ST. PETERSBURG, Russia, April 15 (UPI) -- A statue of Russian revolutionary Vladimir Lenin that was damaged by vandalism was returned restored to a famous square in St. Petersburg, Russia, Thursday.
The 83-year-old statue of "Lenin Speaking on the Top of an Armored Train," which dominated the square in front of the Finlyandsky, or Finland, Rail Terminal, was severely damaged in a blast by vandals April 1, 2009.
The blast -- which created a hole about 40 inches in diameter -- was first called a bad April Fools' Day joke but the Communist Party of the Russian Federation later described it as "a politically charged act of vandalism."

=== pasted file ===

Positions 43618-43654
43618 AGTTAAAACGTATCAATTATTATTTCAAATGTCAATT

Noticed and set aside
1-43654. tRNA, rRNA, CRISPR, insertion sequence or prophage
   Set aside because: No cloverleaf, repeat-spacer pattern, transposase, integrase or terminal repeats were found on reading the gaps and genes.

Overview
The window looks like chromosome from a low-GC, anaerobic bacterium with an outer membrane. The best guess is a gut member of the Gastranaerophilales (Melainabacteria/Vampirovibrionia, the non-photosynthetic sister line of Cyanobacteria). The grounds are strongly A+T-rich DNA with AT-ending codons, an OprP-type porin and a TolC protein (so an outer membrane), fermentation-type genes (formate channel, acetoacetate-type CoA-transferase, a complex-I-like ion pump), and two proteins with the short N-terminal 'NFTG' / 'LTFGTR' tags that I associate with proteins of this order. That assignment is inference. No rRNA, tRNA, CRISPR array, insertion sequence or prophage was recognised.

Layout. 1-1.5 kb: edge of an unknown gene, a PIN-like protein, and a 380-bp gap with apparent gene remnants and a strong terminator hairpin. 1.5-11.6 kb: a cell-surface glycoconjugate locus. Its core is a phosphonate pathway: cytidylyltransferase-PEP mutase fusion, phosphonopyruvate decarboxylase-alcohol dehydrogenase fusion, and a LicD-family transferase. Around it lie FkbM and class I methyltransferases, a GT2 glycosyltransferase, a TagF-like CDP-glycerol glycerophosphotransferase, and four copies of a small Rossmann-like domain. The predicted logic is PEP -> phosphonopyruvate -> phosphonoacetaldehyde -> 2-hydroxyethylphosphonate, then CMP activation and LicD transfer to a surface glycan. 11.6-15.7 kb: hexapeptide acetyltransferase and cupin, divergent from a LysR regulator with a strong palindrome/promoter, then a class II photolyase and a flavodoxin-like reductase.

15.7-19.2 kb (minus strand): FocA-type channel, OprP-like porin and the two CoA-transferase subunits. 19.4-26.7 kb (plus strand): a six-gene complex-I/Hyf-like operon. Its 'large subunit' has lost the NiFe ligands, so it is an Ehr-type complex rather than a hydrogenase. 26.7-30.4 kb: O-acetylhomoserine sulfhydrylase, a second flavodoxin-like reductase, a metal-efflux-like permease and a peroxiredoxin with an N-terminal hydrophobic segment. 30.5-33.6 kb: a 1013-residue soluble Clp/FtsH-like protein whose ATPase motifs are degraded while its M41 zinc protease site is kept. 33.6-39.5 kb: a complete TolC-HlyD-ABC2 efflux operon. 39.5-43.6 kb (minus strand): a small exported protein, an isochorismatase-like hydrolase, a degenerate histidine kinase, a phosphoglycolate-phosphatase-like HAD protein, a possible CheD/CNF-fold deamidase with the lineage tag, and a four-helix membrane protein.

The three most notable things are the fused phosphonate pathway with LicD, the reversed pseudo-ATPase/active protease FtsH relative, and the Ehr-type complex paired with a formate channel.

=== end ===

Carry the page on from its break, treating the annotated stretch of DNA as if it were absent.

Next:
Party officials said the blast appeared to coincide with the anniversary of Lenin's April 3, 1917, arrival by train at that train station from Germany to start the Bolshevik Revolution, part of the Russian Revolution of 1917.
Police have not identified any suspects in the case nor made any arrests, RIA Novosti reported.
The statue was removed from the square in October and the hole was repaired at a cost of about $207,000, the agency said.
It is to be unveiled again April 20, on the eve of the 140th anniversary of the Bolshevik leader's April 22 birth.
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